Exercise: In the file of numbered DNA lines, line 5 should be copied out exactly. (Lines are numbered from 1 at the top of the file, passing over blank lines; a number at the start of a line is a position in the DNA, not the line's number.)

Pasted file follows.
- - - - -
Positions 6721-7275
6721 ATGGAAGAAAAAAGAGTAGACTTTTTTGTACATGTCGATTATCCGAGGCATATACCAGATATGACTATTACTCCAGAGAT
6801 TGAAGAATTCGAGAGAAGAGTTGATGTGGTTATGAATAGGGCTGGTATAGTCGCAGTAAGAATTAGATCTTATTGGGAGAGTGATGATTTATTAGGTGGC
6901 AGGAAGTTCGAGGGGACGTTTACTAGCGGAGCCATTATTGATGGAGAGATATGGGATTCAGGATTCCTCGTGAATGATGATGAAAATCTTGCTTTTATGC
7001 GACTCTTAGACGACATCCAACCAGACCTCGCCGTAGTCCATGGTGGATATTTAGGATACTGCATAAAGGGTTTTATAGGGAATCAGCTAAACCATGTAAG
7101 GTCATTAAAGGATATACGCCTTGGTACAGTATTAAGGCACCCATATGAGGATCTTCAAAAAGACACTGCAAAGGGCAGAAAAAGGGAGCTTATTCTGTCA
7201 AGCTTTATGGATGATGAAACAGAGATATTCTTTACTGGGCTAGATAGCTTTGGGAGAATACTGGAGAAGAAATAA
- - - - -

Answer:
7001 GACTCTTAGACGACATCCAACCAGACCTCGCCGTAGTCCATGGTGGATATTTAGGATACTGCATAAAGGGTTTTATAGGGAATCAGCTAAACCATGTAAG